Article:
I can’t resist the free fruits of our hedgerows at this time of year and blackberries have been made into sauce for ice-cream, added to Granny’s apples for crumbles and pies and used to add a dose of vitamin C to yoghurts and pancakes. But warming myself by the woodburner in the evening I remembered coming in from a winter walk to a tot of blackberry whisky.
So the latest blackberries have been added to a kilner jar along with whisky and sugar. The dark purple liquor is sitting on the kitchen windowsill, reminding me to give it a shake daily to dissolve the sugar. It’s also reminding me what a great pudding the boozy berries will make, added to good vanilla ice-cream when I decant it in a few months time.
I normally make damson or sloe gin but my low-sugar damson jam is going down so well this year, that I think the damsons in the freezer will be needed for more jam. Happily the hedgerows have given me another idea for my cheap supermarket gin.
Wherever I turn in the lanes near me at the moment I see hedges dripping with tempting elderberries. They keep reminding me how shoddy I am.
Last year, faced with the abundance of elderberries it seemed crazy not to make use of them and I determined to look out for a demi-john in charity shops so that I could make elderberry wine. Now it’s elderberry time again and I still haven’t got round to buying one. But I found a recipe for elderberry liquer made with vodka on www.honest-food.net and decided to try it with my gin.
It’s sitting in a dark cupboard, awaiting decanting in a few months. Already I’m imagining it will be a rich, port-like drink and dreaming up the cosy evenings it will suit and the local cheeses it will suit. Apparently it gets better the longer you leave it so just hope I can resist tasting it too early.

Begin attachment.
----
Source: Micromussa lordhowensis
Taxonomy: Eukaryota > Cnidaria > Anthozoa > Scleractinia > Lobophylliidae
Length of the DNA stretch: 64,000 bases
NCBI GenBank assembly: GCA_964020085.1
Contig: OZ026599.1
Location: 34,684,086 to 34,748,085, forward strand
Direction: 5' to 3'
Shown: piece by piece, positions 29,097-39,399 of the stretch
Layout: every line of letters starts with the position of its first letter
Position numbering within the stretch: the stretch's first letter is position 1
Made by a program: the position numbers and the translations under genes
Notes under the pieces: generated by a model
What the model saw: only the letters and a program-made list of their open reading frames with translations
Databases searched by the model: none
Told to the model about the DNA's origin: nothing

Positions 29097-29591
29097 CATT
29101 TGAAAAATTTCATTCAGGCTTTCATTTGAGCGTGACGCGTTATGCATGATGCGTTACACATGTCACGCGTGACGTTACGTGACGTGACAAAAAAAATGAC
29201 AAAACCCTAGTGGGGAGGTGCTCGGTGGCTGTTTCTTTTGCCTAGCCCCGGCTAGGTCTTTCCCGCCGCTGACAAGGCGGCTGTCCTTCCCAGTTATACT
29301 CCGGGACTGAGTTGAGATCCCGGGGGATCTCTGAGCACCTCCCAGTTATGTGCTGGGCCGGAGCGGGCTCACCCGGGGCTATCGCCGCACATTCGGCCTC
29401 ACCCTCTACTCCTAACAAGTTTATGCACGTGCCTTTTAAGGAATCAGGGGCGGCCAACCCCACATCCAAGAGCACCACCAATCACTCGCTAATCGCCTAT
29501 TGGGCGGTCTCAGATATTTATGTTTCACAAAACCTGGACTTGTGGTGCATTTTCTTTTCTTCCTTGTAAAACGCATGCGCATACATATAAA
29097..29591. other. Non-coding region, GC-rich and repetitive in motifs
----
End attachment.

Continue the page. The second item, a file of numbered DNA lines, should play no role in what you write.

bottle of whisky
Place the fruit, sugar and whisky in a large jar (I used a Le parfait, kilner style jar). Stand the bottle on a sunny windowsill and shake every 3 or 4 days, until the sugar has completely dissolved. Place in a dark cupboard for 3 months or so, until the whisky has turned a dark purple colour. Strain and bottle in sterilised bottles. Keep it secret for up to a year is possible – it improves with age. So far I haven’t been able to hang on this long.
800 ml elderberries
rind of half a lemon
Put elderberries in a jar and pour over gin. Add lemon rind, shake jar and put in a drak cupboard for 3 months. Strain liquor through muslin, add to clean jar with sugar, shake vigorously and return to cupboard for 2 months, shaking every week or so. You can decant into a bottle and drink after this but it will improve with age. Elderberries are full of antioxidants and high in vitamin C so I’m looking forward to drinking gin feeling virtuous.
I’ve never tried elderberry gin, what a good idea. Elderberries are meant to be a great winter tonic, I love the idea that a nip of this on a cold winters evening might keep the sniffles at bay!
Two fabulous recipes and with blackberries, which, is great, as I have loads to use this year! Thanks for much for visiting my blog, it is great to meet you and I also love your blog too! Karen
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